John R. Tyson was promoted to CFO of his family’s meat empire on Oct. 2. It is unclear if the promotion went to his head, but over the weekend, something certainly did. He was arrested on Sunday after a young woman found him passed out in her bed.
What are the details?
Tyson, 32, was formerly executive vice president and chief sustainability officer for Tyson Foods Inc., one of the world’s biggest meat producers. According to CFO Dive, he was promoted to CFO in September, tasked with leading the meat producer’s initiative to support a more sustainable protein system. Tyson’s base annual salary is $650,000.
One week ahead of addressing investors for the first time in his new position, he was arrested for public intoxication and criminal trespassing.
KNWA reported that Tyson was found passed out in a woman’s bed around 2:05 a.m. on Nov. 6 at a residence in the 400 block of N. Mock Avenue in Fayetteville, Arkansas.
The woman called the police, indicating that the trespasser may have been able to get inside through the front door, which had been unlocked.
When Fayetteville police arrived, Tyson, son of Tyson Foods chairman John H. Tyson and great-grandson of the company’s founder, was unconscious in the woman’s bed.
The police, unable to rouse Tyson from his slumber, ascertained his identity by a driver’s license left in the clothes strewn on the floor.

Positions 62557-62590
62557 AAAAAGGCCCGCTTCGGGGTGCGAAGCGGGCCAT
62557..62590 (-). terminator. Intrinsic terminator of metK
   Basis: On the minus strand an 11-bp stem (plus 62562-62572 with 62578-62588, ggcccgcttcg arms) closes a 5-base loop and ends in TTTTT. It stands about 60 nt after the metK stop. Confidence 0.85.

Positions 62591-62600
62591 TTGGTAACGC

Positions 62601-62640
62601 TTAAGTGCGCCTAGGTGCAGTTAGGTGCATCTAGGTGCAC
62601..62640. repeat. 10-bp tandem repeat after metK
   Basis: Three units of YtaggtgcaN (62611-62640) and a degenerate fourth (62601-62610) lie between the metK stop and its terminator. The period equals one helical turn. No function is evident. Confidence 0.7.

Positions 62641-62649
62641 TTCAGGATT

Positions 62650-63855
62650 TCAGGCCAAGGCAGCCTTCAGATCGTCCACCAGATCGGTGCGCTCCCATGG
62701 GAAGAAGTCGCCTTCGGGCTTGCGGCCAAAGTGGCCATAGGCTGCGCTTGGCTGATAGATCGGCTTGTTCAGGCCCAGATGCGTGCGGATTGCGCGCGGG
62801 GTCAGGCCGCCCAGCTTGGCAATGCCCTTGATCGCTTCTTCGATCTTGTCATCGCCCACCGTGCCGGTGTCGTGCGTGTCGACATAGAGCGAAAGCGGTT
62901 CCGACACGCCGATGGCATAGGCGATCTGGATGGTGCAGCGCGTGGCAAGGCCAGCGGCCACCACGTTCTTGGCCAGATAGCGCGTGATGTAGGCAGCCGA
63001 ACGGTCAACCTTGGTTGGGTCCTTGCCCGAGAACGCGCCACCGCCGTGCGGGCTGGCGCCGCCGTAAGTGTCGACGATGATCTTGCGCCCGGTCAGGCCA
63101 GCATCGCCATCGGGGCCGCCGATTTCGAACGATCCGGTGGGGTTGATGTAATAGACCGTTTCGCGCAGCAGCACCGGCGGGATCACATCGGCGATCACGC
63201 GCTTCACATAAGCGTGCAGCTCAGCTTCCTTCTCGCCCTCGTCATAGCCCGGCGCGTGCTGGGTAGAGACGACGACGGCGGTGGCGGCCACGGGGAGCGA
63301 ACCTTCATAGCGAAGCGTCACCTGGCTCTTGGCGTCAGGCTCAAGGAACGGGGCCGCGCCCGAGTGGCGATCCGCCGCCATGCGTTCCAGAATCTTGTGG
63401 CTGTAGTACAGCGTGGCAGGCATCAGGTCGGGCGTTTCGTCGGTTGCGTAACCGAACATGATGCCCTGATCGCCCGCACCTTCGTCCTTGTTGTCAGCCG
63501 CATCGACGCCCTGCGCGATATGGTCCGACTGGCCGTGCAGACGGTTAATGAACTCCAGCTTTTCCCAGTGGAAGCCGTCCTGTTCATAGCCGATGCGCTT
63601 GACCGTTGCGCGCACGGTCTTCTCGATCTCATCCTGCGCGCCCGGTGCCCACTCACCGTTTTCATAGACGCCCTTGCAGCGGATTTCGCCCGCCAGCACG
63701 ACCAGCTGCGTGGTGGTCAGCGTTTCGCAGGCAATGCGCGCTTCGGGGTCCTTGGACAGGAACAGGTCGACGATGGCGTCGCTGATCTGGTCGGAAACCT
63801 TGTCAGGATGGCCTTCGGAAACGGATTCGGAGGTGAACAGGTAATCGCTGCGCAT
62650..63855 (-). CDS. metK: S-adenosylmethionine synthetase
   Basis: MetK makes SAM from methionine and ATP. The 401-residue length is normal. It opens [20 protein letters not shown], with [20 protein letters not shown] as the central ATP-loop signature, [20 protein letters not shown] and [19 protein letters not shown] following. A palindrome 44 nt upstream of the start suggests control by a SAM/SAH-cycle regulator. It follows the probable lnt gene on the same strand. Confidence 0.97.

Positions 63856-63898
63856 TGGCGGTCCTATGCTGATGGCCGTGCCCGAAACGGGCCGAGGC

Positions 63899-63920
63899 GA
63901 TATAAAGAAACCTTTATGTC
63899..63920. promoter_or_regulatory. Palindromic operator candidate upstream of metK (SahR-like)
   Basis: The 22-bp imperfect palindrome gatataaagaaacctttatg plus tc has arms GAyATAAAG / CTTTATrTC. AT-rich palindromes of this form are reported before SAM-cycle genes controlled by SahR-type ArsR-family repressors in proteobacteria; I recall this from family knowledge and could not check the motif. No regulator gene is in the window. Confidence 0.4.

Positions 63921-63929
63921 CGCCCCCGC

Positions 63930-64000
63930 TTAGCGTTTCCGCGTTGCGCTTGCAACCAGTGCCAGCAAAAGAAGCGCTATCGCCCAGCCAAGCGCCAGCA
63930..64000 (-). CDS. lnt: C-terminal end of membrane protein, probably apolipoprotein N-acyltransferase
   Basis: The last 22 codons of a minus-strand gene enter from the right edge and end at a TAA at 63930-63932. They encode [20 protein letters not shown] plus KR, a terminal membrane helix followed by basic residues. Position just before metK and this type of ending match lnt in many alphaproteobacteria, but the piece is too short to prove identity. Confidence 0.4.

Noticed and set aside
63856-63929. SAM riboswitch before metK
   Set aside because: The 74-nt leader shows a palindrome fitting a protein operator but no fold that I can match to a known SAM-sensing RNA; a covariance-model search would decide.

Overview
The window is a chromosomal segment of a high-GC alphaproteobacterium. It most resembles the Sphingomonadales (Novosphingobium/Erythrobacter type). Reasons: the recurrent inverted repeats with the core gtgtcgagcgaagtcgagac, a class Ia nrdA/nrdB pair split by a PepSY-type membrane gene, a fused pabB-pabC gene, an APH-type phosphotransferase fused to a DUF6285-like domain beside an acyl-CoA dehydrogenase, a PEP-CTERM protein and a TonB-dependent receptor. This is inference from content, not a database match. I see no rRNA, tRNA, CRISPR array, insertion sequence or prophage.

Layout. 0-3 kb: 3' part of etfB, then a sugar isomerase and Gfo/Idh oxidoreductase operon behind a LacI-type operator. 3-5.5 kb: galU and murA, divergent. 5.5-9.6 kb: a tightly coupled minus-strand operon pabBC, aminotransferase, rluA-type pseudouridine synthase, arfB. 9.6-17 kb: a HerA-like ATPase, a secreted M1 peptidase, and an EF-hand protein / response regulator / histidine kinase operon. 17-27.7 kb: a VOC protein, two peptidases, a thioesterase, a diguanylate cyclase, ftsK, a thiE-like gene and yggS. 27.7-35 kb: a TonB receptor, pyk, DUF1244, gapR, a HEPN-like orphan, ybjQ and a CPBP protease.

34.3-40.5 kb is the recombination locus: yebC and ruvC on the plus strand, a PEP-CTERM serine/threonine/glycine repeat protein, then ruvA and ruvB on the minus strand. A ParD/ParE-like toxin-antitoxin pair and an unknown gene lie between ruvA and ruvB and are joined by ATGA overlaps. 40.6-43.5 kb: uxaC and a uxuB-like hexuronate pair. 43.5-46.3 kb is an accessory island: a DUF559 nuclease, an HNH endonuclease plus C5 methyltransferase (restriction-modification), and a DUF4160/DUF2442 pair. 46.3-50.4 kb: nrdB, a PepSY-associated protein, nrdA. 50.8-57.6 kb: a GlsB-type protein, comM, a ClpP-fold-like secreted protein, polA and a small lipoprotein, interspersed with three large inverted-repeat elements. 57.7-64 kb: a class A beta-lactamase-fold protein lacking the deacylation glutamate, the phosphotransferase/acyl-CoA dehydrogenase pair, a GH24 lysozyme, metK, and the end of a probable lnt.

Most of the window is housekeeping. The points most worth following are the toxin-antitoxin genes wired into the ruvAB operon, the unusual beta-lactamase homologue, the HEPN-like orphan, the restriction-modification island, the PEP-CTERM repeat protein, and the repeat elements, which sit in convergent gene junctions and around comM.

According to the preliminary arrest warrant, the alleged trespasser reportedly smelled of intoxicants. An officer reported Tyson’s movement to have been “sluggish and uncoordinated.”
Despite the officer’s efforts, Tyson was keen to go back to sleep. He would not, however, sleep it off in the stranger’s home.
Tyson was arrested, booked into the Washington County Detention Center at 2:23 a.m., and released Sunday evening on a $415 bond.
The New York Post obtained video of the Washington County Sheriff’s Office processing the meat processer.
CNBC reported that Tyson Foods is aware of the incident, but will not comment further as it is a “personal matter.”
Tyson is not the only one with ties to the company to have woken up in prison in recent months.
In September, Doug Ramsey, the former president of Tyson’s poultry division and Beyond Meat CEO allegedly chomped down on a man’s face, “ripping the flesh on the tip of the nose” during a Fayetteville road rage incident after the University of Arkansas football team’s victory over Missouri State.
Ramsey was charged with terroristic threatening and third-degree battery.
If John R. Tyson resigns, then he will have served a shorter stint than the former CEO of Tyson Foods, Dean Banks, who stepped down last year after eight months on the job. Banks cited personal reasons for his decision to resign.